Nizami (Ilyas Abu Muhammad Nizam al-Din of Ganja) (probably 1141–1217)
Attributed to Iran, Shiraz
Leather; tooled and gilded; ink on paper
11 1/2 x 7 in. (29.2 x 17.8 cm)
Gift of Alexander Smith Cochran, 1913
Not on view
Manuscripts from the Safavid capital, such as this copy of Nizami's Khamsa, are notable for their high-quality illumination and bindings. Characteristic of Persian doublures of this period is the contrasting colors of this example: the burgundy of the leather, the blue of the center and corner-pieces, and the gold gilding. Venetian Renaissance gilded leather bindings were particularly influenced by Safavid and Ottoman examples.
This copy of Nizami's Khamsa, a famous collection of five epic tales, was produced in Shiraz in the early 16th century. Manuscripts from the Safavid capital, such as this one, are notable for their high quality illustrations and bindings.
The inner cover (or doublure) of this binding is elegantly decorated with a central almond-shaped medallion embellished with finials and corner pieces. A spare geometric design in gold is set against a blue background of intricate floral motifs and Chinese clouds. Characteristic of Persian doublures of this period is the contrasting colors: the burgundy of the leather, the blue of the center and corner-pieces, and the gilding. The linear gilding and discrete frames are standard features as well. 
Similar techniques of gilding leather bindings appeared in Europe in the 16th century in Cordoba, Spain and Venice, Italy. While the Cordoban school continued the Arabic bookbinding tradition developed in North Africa and Islamic Spain, the Venetian school was more influenced by the Islamic Middle East, and in particular by Ottoman and Safavid examples.
Maria Antonietta Marino in [Carboni 2007].
1. See Duncan Haldane. Islamic Bookbindings in the Victoria and Albert Museum. London, 1983, pp. 67–136, ex. no. 79 for another example from Shiraz.
2. Anthony Hobson, "Islamic influence on Venetian Renaissance bookbinding", in Venezia e l'Oriente Vicino: Atti del primo simposio sull'arte veneziana e l'arte islamico, Venice, Ateneo Veneto, 1986, pp. 111–17. Ernst J. Grube (ed.) with Stefano Carboni and Giovanni Curatola. Venice 1989.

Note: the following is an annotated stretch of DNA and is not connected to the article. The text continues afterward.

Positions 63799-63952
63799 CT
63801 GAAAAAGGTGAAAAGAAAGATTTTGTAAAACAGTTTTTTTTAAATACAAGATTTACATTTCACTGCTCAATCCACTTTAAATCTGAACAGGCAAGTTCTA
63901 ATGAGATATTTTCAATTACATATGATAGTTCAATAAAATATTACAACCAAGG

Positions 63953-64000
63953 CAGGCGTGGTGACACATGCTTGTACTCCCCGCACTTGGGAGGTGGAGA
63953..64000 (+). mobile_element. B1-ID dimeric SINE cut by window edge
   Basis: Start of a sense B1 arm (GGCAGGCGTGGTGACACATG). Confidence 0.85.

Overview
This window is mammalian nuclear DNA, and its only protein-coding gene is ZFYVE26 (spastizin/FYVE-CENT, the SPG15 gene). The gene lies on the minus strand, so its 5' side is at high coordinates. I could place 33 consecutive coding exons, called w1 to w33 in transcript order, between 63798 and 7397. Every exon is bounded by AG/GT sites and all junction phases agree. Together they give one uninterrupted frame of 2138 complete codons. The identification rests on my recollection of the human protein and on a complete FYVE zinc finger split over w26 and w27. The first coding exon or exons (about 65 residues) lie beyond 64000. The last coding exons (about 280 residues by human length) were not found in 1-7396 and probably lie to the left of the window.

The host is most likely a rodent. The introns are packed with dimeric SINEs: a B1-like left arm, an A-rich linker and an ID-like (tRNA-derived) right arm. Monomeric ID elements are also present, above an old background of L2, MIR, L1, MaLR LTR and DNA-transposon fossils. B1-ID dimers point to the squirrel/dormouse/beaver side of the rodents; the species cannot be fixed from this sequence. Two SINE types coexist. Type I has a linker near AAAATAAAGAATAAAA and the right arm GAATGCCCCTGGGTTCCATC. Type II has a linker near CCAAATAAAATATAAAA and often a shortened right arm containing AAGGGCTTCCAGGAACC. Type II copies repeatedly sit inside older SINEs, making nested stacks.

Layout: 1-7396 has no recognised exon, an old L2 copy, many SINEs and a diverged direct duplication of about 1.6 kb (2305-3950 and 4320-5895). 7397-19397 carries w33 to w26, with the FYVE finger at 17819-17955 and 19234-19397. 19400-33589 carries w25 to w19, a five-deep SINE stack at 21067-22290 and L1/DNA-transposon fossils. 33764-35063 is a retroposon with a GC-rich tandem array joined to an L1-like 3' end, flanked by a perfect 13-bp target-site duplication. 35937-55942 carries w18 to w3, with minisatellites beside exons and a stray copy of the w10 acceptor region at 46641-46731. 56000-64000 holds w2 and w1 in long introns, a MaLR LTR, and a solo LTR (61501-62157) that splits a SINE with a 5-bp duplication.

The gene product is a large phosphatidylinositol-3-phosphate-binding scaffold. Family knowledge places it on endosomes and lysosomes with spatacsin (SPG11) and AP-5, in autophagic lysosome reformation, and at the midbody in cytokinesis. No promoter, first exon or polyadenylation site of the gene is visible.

Alexander Smith Cochran, Yonkers, NY (until 1913; gifted to MMA)
Katonah, NY. Katonah Museum of Art. "Islamic Insights: An Introduction to Islamic Art," March 16, 1980–May 25, 1980, no catalogue.
The Metropolitan Museum of Art. "The Perfect Page: The Art of Embellishment in Islamic Book Design," May 17, 1991–August 18, 1991, no catalogue.
Paris. Institut du Monde Arabe. "Venice and the Islamic World, 828–1797," October 2, 2006–February 18, 2007, no. 126.
New York. The Metropolitan Museum of Art. "Venice and the Islamic World, 828–1797," March 27, 2007–July 8, 2007, no. 126.
Venice. Musei Civici Venezani. "Venice and the Islamic World, 828–1797," July 28, 2007–November 25, 2007, no. 126.
Venice. Sala dello Scrutinio of the Doge's Palace. "Venezia e L'Islam, 828–1797," July 28, 2007–November 25, 2007, no. 99.
Jackson, A. V. Williams, and A. Yohannan. Catalogue of the Collection of Persian Manuscripts, Including also some Turkish and Arabic, Presented to the Metropolitan Museum of Art, New York by Alexander Smith Cochran. Columbia University Indo Iranian Series, vol. 1. New York: Columbia University Press, 1912. no. 7, pp. 53-58, ill. (b/w).
Valentiner, William Reinhold. "The Cochran Collection of Persian Manuscripts." Museum of Metropolitan Art Bulletin, old series, vol. 8 (1913). pp. 80-86.
Carboni, Stefano, ed. Venice and the Islamic World, 828–1797. New York and New Haven: Yale University Press, 2007. no. 126, pp. 239, 333, ill. p. 239 (color).
Carboni, Stefano, ed. Venezia e l'Islam, 828–1797. Venice: Marsilio Editori, 2007. no. 99, pp. 61, 347, ill. p. 61 (color).
Artist:Nizami (Ilyas Abu Muhammad Nizam al-Din of Ganja) (probably 1141–1217) Date:dated A.H. 931/A.D. 1524–25Medium:Ink, opaque watercolor, silver, and gold on paperAccession:184.108.40.206On view in:Not on view
Artist:Nizami (Ilyas Abu Muhammad Nizam al-Din of Ganja) (probably 1141–1217) Date:A.H. 931/A.D. 1524–25Medium:Ink, opaque watercolor, silver, and gold on paperAccession:220.127.116.11On view in:Not on view